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Law and conflicts over water in the Krishna River Basin
Radha D’Souza

relied heavily on the decisions of US courts where the social and historical contexts of the dispute were very different. The Tribunal also relied on the principles settled by the International Law Association, the International Law Commission and other UN bodies in river-water disputes that had divorced the rules from historical and political contexts in order to find

in Law, history, colonialism
Stuart Horsman

World Bank, for example, has supported only projects that do not contravene international water law principles.56 WARMAP has likwise been involved in this sphere: ‘Unlike the other aid projects with a technical focus, WARMAP had a specific legal and institutional agenda to create a framework for water sharing based on legal principles in accordance with the Helsinki Rules and International Law Commission recommendations’.57 Extra-regional organisations have played an important role in providing financial assistance to the region. The World Bank’s Vice President for

in Limiting institutions?
Norman Geras

the London Charter and in the judgement of the Nuremberg Tribunal should be formally codified; and in December 1950 the General Assembly duly adopted a set of those principles, as prepared by the International Law Commission.51 Principle VI (c) – bearing visible relation to Article 6 (c) of the London Charter – reads: Crimes against humanity: Murder, extermination, enslavement, deportation and other inhuman acts done against any civilian population, or persecutions on political, racial or religious grounds, when such acts are done or such persecutions are carried on

in Crimes against humanity
Open Access (free)
Reconceptualising states’ obligations in countering VAWH
Sara De Vido

achieving a precise result, with the consequence that ‘lack of due diligence is a breach of the obligation of conduct.’23 The debate on the obligation of prevention surrounded the question whether it was an obligation of conduct or of result, and it was not clear at the time which position Ago had taken in that respect.24 The International Law Commission departed from the notion elaborated by the Special Rapporteur, and approved at a first reading this version of Article 23: When the result required of a State by an international obligation is the prevention, by means of

in Violence against women’s health in international law
Abstract only
Nigel D. White

the International Legal Order (Routledge 2011) 178. 24 E. Zoller, Peacetime Unilateral Remedies: An Analysis of Countermeasures (Transnational 1984) 104–5. 25 Articles 41 and 54 ARS (2001). See J. Crawford, The International Law Commission’s Articles on State Responsibility (Cambridge University Press 2002) 302. 26 Article 53 UN Charter. See C. Dominicé, ‘Co-ordination between Universal and Regional Organizations’ in N.M. Blokker and H.G. Schermers (eds), Proliferation of International Organizations: Legal Issues (Kluwer 2001) 82; U. Villiani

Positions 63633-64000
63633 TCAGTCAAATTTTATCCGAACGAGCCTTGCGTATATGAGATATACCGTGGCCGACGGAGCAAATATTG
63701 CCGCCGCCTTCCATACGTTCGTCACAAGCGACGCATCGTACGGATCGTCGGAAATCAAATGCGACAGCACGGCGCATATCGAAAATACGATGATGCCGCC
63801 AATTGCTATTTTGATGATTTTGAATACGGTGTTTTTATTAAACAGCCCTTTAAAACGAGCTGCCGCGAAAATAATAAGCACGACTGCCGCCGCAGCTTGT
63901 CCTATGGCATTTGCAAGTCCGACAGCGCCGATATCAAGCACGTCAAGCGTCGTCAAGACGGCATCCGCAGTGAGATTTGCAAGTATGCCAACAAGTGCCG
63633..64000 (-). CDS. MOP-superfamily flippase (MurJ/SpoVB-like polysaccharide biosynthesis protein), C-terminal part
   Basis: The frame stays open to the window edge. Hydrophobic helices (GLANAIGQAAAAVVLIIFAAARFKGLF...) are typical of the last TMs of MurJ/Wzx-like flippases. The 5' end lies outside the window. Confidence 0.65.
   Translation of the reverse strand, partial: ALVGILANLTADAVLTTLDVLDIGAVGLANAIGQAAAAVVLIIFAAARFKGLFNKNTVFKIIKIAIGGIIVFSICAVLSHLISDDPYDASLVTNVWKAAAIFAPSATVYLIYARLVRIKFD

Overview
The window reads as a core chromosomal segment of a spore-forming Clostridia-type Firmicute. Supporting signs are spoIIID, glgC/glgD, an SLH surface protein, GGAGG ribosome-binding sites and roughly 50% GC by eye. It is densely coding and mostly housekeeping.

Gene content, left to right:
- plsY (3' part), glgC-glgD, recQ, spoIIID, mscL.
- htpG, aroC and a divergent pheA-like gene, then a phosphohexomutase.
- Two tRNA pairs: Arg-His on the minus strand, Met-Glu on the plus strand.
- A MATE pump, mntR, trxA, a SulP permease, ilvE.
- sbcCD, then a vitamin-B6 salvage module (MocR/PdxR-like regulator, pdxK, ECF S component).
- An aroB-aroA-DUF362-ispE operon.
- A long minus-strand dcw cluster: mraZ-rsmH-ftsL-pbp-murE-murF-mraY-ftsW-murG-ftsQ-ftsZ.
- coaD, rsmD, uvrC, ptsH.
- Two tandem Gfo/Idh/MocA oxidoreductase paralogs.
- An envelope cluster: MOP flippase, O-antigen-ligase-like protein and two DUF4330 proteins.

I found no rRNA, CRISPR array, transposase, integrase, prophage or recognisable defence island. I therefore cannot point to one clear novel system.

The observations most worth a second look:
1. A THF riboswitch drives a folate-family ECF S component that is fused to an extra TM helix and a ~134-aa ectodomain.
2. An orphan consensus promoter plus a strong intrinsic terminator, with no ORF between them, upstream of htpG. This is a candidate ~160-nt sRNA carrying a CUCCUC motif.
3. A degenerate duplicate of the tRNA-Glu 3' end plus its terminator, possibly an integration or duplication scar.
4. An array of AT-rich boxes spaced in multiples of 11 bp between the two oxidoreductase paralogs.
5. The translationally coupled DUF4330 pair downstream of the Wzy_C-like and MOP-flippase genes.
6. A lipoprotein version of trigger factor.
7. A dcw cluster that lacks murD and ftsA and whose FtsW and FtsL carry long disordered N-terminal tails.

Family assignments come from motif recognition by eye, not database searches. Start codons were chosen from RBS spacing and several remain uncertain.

in The law of international organisations (third edition)
Legality and legitimacy
Dominic McGoldrick

Convention on Human Rights. 46 See General Assembly Resolution 95(I) (1946) and the International Law Commission’s formulation of the Nuremberg Principles (1950). 47 See G. Robertson, Crimes Against Humanity (London: Penguin, 2000). 48 See D. Turns and C. Byron, ‘The preparatory commission for the international criminal court’, International and Comparative Law Quarterly, 50 (2001), 420–34. 49 H. Kelsen, ‘Will the judgment at Nuremberg constitute a precedent?’, International and Comparative Law Quarterly, 1 (1947), 153–71; G. Lawrence (President of the IMT), ‘The Nuremberg

in Domestic and international trials, 1700–2000
Leslie C. Green

. 50 1974, 13 I.L.M. 710; see also International Law Commission Draft Code of Crimes against the Peace and Security of Mankind, 1991, 30 ibid ., 1585. 51 Since none of the states involved in the US/UK actions against Iraq is directed to this end, they might be considered as outside the definition

in The contemporary law of armed conflict
Abstract only
Leslie C. Green

operations. By Article 16 the Convention applies ‘without prejudice to . . . the law of armed conflict and international humanitarian law, including the provisions relating to the status of combatants or prisoner of war’, so that a captured mercenary is still not considered as a legitimate combatant. The International Law Commission has now adopted a Draft Code of Crimes against the Peace and Security of

in The contemporary law of armed conflict
Sibylle Scheipers

prevention of political entanglements is a mere illusion: Only this last possibility [the initiation of prosecutions ex officio], which surprisingly was not included in the draft of the International Law Commission, would release the Court at least de jure from the exertion of political influence as to the question of when and who is supposed to be prosecuted. Vesting the prosecutor with the competence to investigate and prosecute ex officio would also represent a major progress compared with former international criminal tribunals, as with respect to the latter, it was

in Negotiating sovereignty and human rights
Leslie C. Green

by the Charter of the Nuremberg Tribunal. 169 It should be remembered, however, that this is only a recommendation lacking any legal force, but possessing significant political authority. Nevertheless, there is a tendency among the members of the United Nations, as well as writers, to accept this resolution as declaratory of customary law, especially as the International Law Commission

in The contemporary law of armed conflict